Flashcards in Cervical cancer Deck (31):
Who is screened in the cervical screening programme? How often?
*25 -49 years =screened every 3 years
*50-64years =screened every 5 years
How does pregnancy effect cervical screening?
*Usually delayed until 3months post-partum unless missed screening or previous abnormal smears
How is cervical screening performed?
*swab of the cervix
*tested for HPV
*If positive for HPV then looking at the cells
What increases the risk of cervical cancer?
HPV 16, 18 and 33
What is the management of borderline or mild dyskariosis detected on cervical screening
*Colposcopy to determine whether CN1, CN2, or CN3
What is the management of moderate/severe dyskariosis or suspected invasive cancer detected on cervical screening?
*Refer for urgent colposcopy within 2 weeks
What is the meaning of a CIN1 result after colposcopy? How is it managed?
*Atypical cells found only in the lower 1/3 of the epithelium
*Unlikely the cells will become cancerous and may go away on their own
*no treatment needed
*invited for cervical screening test in 12 months to check they have gone
What is the meaning of a CIN2 result after colposcopy? How is it managed?
*Atypical cells found in the lower 2/3 of the epithelium
*Moderate chance the cells will become cancerous
*Treatment to remove them is usually recommended
What is the meaning of a CIN3 result after colposcopy? How is it managed?
*Atypical cells occupy the full thickness of the epithelium
*Also considered carcinoma in situ/no invasion
*malignancy ensues if these abnormal cells invade through the basement membrane
*High chance cells will become cancerous
*Treatment to remove is recommended
What treatment is given to results of CIN2 or CIN3 to remove abnormal cervical cells?
*Large loop excision of transformation zone (LLETZ)
=the specimen is then examined histologically to rule out malignancy
Who is the HPV vaccine given to? Why?
*All 12 - 13 year olds in year 8
*Helps to protect against: cervical cancer, mouth/throat cancer, anal and genital cancers
Who is included in the breast cancer screening programme?
*Women aged 47-73
*Every 3 years offered a mammogram
What is the epidemiology of cervical cancer?
*50% of cases occur in women under 45
*incidence rates highest in people aged 25-29
How can cervical cancer be divided histologically? What is more common?
*Squamous cell cancer (90%)
*Adenocarcinoma (10%) =originating from the columnar epithelium
What does CIN stand for? What does it mean?
*Cervical intraepithelial neoplasia
=this is the presence of atypical cells within the squamous epithelium
=The atypical cells are dyskaryotic exhibiting larger nuclei with frequent mitoses
What is the pathology of HPV in the consideration of the development of cervical cancer?
*As the columnar epithelium undergoes metaplasia to squamous epithelium in the transformtion zone, exposure to HPV results in incorporation of viral DNA into the cell DNA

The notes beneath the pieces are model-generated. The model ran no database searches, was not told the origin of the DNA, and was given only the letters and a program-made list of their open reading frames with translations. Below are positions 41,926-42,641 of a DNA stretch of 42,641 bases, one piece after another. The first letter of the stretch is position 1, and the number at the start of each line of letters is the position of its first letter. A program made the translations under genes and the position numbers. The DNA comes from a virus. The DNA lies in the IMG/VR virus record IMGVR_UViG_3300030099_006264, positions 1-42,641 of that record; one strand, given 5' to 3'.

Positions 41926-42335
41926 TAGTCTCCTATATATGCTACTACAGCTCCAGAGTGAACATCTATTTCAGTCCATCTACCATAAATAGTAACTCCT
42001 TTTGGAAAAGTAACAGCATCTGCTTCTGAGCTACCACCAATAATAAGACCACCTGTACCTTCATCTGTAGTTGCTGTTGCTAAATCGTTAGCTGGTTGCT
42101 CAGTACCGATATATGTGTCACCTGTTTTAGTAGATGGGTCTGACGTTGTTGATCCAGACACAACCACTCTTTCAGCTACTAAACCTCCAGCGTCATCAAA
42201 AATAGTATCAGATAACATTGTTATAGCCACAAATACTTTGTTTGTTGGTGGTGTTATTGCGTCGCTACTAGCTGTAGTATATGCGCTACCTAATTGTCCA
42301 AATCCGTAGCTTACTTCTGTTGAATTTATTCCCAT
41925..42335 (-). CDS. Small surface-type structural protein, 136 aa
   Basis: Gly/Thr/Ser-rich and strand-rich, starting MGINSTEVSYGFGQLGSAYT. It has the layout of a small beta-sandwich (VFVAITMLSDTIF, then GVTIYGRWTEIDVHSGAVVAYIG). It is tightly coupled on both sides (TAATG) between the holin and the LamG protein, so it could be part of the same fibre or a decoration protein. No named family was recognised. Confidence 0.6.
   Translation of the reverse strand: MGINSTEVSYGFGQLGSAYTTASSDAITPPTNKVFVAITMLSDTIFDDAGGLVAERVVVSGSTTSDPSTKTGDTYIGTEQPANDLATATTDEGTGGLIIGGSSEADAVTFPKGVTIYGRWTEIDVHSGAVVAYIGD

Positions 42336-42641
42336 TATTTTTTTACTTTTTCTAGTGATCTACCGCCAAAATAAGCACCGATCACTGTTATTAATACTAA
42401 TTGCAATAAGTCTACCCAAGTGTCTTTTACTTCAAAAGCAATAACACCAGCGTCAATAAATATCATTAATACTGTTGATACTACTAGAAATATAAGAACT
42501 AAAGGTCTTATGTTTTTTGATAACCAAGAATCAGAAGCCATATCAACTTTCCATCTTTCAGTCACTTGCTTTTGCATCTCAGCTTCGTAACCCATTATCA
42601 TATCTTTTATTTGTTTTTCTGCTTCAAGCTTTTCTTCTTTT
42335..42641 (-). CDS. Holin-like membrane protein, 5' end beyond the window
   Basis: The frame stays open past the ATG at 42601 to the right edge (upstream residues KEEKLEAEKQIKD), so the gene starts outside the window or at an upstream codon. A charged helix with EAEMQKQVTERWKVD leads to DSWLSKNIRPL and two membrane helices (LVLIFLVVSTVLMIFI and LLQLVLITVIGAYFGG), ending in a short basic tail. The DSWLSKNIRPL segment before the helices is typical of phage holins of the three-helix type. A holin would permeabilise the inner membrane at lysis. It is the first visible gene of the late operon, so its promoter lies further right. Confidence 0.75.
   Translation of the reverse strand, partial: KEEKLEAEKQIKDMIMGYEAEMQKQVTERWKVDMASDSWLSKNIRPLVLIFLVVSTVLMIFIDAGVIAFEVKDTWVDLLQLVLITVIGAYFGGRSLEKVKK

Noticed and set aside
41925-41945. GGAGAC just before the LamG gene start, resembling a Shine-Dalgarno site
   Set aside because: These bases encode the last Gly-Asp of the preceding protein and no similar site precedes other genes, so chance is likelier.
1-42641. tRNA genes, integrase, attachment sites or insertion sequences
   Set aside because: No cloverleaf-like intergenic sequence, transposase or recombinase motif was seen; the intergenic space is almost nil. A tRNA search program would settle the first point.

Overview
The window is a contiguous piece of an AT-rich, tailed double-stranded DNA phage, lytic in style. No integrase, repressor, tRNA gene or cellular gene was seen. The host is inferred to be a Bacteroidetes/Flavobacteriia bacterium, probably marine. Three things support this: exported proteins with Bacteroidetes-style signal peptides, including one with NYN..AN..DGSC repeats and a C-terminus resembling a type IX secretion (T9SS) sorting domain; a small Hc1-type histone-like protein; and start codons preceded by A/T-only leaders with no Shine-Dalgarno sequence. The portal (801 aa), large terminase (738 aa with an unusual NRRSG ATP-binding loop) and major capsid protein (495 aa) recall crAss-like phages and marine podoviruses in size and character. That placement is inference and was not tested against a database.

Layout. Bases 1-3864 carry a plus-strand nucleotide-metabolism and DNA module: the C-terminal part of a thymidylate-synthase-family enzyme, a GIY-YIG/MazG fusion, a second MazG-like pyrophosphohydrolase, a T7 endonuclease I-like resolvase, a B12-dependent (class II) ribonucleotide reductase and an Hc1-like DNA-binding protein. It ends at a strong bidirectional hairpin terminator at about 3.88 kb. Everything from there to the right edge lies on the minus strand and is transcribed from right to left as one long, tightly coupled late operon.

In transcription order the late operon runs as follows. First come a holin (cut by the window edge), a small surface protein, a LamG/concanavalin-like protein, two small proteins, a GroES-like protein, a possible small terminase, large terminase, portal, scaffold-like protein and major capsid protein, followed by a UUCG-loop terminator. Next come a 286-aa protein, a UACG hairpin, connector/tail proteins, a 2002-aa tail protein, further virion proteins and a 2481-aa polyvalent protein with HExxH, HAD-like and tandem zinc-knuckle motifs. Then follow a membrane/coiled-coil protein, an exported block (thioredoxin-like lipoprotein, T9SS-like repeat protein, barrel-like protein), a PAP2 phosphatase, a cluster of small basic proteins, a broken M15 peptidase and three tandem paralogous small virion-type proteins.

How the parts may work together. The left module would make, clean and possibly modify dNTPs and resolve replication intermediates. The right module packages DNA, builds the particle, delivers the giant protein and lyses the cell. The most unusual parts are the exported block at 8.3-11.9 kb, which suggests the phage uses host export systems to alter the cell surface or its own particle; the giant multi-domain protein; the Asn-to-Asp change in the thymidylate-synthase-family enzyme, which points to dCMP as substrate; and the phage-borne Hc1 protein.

*Viral proteins inactivate key cell tumour suppressor gene products and push the cell into a cell cycle
*Over time other mutations accumulate and lead to carcinoma
*failure of immune system to detect and destroy these cells
How does cervical cancer present?
*Occult carcinoma: detected during routine cervical smear
*Abnormal vaginal bleeding: postmenopausal, intermenstrual, post-coital
*Abnormal vaginal discharge (offensive)
*Pain as a late feature
Late stage involvement of the ureters, bladder, rectum and nerves:
*Rectal bleeding and pain
What risk factors increase the chance of cervical cancer?
*HPV 16, 18 and 33
*Early first intercourse
*Multiple sexual partners
*Lower socioeconomic status
Is suspected CIN1, CIN2 or CIN3 in colposcopy, what can be taken before treating?
*Small biopsy of abnormal area
*Confirmatory results awaited before performing LLETZ
Where does cervical cancer rank of the gynae cancers for how common it is?
3rd after uterine and ovarian
What can sometimes be seen on examination for cases of cervical cancer?
*Early disease =cervix appears normal to the naked eye
*Ulcer or mass may be visible or palpable
What spead and staging system is used for cervical carcinoma?
The international federation of gynae and obstetrics classification (FIGO)
What does each stage in the FIGO classification mean?
*Lesions confined to the cervix
*invasion is into the vagina, but not the pelvic side wall
*Invasion of lower vagina or pelvic wall, or causing ureteric obstruction
*Invasion of bladder or rectal mucosa, or beyond the true pelvis
What does the FIGO classification for cervical cancer not consider? What does this make it?
Limited predictor of survival because it does not include whether there is lymph node involvement
What is the treatment of microinvasive disease, stage 1a cervical cancer? Complications
=As risk of lymph node spread only 0.5%
>preterm labour in subsequent pregnancies
*Simple hysterectomy preferred in older women
What is the treatment of stage 1b/c and stage 2a?
Choice is between surgery and chemo-radiotherapy
*If LN involved, latter is preferred
>pelvic node clearance, hysterectomy and removal of the parametrium and upper third of the vagina (ovaries left in young women with sqaumous carcinoma)
*Radical trachelectomy in women who wish to conserve fertility
What is the treatment of stage 2b and above or lymph nodes positive?
What radiotherapy treatment can be used in cervical cancer?
Combination of external beam therapy and intracavity brachytherapy is used
What are the complications of radiotherapy?
*Acute: change in bowel frequency, including diarrhoea
*Subacute bowel obstruction
*Dysuria and frequency
What chemotherapy treatment is most commonly given?
Topotecan in combination with cisplatin